You can check another box in the “robots do it better than humans” column; this time, it’s drone racing.
If you have never seen a drone racing tournament, you really should check it out. The fastest racers in the world, each piloting a small, high-speed drone, using a remote control and a pair of futuristic-looking VR goggle that allows them to see the race through the drone’s point of view. Watching these racers go through corners at breakneck speed is just thrilling!
Last year Autonomous quadrotors from Davide Scaramuzza's Robotics and Perception Group at the University of Zurich (UZH) demonstrated their superiority over the World’s fastest racers. However, it didn’t seem like a fair competition since the drones depended on motion-capture technology to deliver high-resolution location information in real-time, together with a computer sending control instructions from the security and comfort of a nearby workstation.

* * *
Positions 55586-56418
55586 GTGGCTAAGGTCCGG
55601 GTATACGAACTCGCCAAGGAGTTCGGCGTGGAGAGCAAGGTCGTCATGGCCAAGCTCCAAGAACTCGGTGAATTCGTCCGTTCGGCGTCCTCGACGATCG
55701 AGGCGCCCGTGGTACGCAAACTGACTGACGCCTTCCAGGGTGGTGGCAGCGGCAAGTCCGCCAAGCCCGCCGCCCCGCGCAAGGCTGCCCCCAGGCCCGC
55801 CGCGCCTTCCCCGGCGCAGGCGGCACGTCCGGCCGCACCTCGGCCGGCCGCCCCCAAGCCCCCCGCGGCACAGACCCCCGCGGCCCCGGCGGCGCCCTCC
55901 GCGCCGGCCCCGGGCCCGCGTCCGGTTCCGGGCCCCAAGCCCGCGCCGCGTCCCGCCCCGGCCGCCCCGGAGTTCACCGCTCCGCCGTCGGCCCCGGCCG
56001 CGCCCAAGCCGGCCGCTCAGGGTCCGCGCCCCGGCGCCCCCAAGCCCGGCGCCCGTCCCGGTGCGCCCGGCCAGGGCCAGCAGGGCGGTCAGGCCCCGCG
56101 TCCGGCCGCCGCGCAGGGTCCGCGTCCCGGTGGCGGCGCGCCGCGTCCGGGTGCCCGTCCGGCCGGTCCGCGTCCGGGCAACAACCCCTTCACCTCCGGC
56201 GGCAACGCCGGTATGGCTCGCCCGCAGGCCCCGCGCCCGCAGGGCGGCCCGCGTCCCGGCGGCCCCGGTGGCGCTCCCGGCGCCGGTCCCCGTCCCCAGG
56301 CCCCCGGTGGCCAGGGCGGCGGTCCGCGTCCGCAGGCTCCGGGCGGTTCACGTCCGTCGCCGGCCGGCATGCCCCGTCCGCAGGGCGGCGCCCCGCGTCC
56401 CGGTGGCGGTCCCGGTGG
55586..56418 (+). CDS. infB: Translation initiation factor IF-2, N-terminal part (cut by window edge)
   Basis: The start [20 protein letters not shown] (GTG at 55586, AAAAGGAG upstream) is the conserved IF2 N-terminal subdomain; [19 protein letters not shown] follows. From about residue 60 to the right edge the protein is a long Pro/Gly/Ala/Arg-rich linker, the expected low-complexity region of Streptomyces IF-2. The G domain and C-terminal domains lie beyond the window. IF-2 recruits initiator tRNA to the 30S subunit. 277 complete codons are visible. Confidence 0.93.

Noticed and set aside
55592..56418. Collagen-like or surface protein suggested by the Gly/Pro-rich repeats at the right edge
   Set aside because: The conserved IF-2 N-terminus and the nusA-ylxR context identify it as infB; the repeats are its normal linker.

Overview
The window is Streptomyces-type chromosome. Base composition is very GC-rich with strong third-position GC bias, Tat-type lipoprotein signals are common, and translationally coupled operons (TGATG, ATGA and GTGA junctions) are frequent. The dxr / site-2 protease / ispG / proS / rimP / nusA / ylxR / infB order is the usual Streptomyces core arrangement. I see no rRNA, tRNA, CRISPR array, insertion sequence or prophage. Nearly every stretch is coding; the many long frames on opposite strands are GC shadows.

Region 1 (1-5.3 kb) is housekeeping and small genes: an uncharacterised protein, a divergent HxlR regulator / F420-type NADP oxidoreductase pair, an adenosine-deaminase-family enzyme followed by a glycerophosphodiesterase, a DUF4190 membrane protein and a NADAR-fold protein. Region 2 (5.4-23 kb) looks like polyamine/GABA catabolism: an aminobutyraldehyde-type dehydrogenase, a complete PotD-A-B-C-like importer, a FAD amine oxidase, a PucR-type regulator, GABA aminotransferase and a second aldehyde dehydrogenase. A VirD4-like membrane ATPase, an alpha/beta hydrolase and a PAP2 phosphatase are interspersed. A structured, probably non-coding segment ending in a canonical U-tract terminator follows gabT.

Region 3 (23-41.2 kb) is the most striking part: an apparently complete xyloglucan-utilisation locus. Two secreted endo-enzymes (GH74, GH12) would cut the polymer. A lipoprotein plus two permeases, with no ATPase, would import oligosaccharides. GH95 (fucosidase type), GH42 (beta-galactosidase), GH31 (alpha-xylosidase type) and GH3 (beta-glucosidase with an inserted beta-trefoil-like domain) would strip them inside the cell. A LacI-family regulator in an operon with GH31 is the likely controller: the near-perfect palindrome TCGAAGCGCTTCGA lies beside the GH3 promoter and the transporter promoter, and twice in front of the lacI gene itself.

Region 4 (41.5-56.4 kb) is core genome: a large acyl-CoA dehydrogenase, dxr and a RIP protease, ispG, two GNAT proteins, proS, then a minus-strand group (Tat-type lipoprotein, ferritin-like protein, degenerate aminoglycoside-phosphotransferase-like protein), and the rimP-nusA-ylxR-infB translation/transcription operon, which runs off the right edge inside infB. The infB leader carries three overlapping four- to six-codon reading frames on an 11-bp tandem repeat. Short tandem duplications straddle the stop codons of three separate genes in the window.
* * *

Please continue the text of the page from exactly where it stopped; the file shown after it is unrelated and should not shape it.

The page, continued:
In other words, it wasn’t the drones flying; it was a central computer.
This month we got a fair and balance rematch. Three top drone racers flew to Zurich to compete again, but no motion capture device was used this time. Instead, drones and people race each other as quickly as they can around a drone racing circuit using their own vision systems and computers (or brains).
It was a fair fight, but the robot drones won once more. Actually, one of the autonomous drones completed one lap of the course In 5.3 seconds which was astonishingly 1.8 seconds per lap quicker than Thomas, who has previously won the MultiGP International World Cup for FPV drone racing.
So, much like in chess, GO, or starcraft, humans are no match for the machines.